clock menu more-arrow no yes

Filed under:

sizing up the mvp candidates

New, 87 comments

those of you who read Reverend Redbird have heard by now that the blog will be discontinued. that's a loss for the card-blogosphere --- the rev will be missed. but he won't disappear entirely; erik manning, aka the rev, has agreed to write a weekly post here at VEB. i'm psyched to have him on board --- he's a great writer who knows the game, knows the organization, and knows the cardinal tradition. he does tend to overuse capital letters, but just let that go --- he'll do a great job anyway. erik's gonna be posting every sunday -- fitting day to hear from a reverend, no? -- starting this week. i'm really looking forward to his contributions. so welcome, erik, and thank you for adding your voice to the site.

* * * * * * * * * * * * * * * * * * * * * * * * * * * * * * * * * * * *

ken rosenthal opined on sunday that st louis native ryan howard ranks right up there with pujols and beltran as a leading contender for the nl mvp trophy heading into september. yesterday joe sheehan at baseball prospectus wrote (subscrip only) that the marlins' miguel cabrera belongs on the short list. and i'll add my own dark-horse candidate: lance berkman, a one-man offense who very quietly ranks among the league leaders in almost everything.

there's still a month left to play, so it's way too soon to be handing out the award --- but not too soon to size up the race. coming out of an off day, this morning seems a fine time to do some comparin' n contrastin'.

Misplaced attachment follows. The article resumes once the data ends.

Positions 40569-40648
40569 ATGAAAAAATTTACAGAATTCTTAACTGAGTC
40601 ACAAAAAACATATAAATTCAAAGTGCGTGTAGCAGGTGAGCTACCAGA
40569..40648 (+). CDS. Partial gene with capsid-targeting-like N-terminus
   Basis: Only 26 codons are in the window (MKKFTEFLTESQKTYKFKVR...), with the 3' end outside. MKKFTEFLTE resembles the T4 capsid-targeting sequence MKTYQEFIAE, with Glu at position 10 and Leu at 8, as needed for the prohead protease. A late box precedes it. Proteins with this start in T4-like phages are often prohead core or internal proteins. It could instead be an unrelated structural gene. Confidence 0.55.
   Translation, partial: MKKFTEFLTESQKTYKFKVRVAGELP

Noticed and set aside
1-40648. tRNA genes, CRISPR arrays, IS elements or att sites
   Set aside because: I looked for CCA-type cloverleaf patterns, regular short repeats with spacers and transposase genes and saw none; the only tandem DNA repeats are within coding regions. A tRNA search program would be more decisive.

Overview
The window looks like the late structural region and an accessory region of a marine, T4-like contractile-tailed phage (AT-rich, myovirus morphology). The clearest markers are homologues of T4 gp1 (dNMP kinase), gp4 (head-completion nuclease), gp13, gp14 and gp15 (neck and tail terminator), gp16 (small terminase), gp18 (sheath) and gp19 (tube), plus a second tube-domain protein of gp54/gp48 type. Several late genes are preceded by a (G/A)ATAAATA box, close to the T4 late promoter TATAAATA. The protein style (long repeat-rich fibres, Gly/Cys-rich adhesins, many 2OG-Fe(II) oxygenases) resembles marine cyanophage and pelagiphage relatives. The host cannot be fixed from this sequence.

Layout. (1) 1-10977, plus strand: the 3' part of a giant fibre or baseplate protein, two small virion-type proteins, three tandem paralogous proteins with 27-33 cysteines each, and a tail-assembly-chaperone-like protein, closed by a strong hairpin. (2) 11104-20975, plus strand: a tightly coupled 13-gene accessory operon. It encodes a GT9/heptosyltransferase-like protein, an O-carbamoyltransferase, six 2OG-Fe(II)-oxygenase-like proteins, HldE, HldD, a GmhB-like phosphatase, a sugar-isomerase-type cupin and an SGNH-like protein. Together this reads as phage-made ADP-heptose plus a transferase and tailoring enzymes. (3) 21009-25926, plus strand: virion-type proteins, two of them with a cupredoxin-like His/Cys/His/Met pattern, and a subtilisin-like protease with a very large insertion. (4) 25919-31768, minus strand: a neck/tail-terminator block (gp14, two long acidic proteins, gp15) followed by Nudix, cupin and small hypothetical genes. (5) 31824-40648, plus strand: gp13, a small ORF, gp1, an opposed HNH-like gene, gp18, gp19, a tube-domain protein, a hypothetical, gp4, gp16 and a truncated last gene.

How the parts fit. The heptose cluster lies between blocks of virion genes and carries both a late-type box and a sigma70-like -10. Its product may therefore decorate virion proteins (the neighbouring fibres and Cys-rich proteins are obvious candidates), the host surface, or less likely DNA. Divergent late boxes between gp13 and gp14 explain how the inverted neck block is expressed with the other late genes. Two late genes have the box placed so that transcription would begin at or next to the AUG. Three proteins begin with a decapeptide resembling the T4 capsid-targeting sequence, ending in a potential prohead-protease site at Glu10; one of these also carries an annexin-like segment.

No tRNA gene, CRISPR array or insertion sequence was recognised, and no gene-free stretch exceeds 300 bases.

without further ado, then, i give you this table: the numbers in parentheses indicate the player's rank among nl hitters in that particular category:

pujols beltran howard cabrera berkman
HR 38 (t3) 38 (t3) 46 (1) 23 (t17) 36 (6)
RBI 107 (4) 108 (3) 121 (1) 97 (6) 110 (2)
R 94 (7) 104 (3) 79 (22) 92 (8) 75 (t27)
AVG .323 (5) .286 (34) .292 (26) .340 (2) .308 (12)
OBP .424 (2) .390 (11) .381 (17) .429 (1) .414 (4)
SLG .665 (1) .633 (2) .623 (3) .590 (6) .614 (4)
OPS 1.089 (1) 1.022 (3) 1.004 (5) 1.018 (4) 1.027 (2)

if you worship at the altar of OPS, then you like this quintet of candidates --- they're 1 through 5 in the nl in that category, widely used as a quick-dirty shorthand for overall offensive production. as i read these numbers, pujols currently has the strongest claim on the award, for a simple reason: he's the only one of these five players to rate among the nl's top 10 in all 7 of these categories. just scan down his column: he's a top-five player on 6 of the 7 leaderboards; his lowest ranking is 7th place (runs scored), and even there he has the 2d-highest total among these candidates. albert also leads the national league in two of the categories (slugging and ops); among the other candidates, only howard (hr, rbi) and cabrera (obp) are league leaders in anything.

let's turn now to some of the more popular sabermetric measurements and see how the contenders stack up. to the numbers:

pujols beltran howard cabrera berkman
VORP 65.4 (2) 62.8 (3) 48.5 (7) 66.0 (1) 54.6 (4)
WinSh 27 (t1) 27 (t1) 17 (18) 21 (5) 24 (3)
EqAv .337 (1) .321 (4) .312 (7) .330 (2) .323 (3)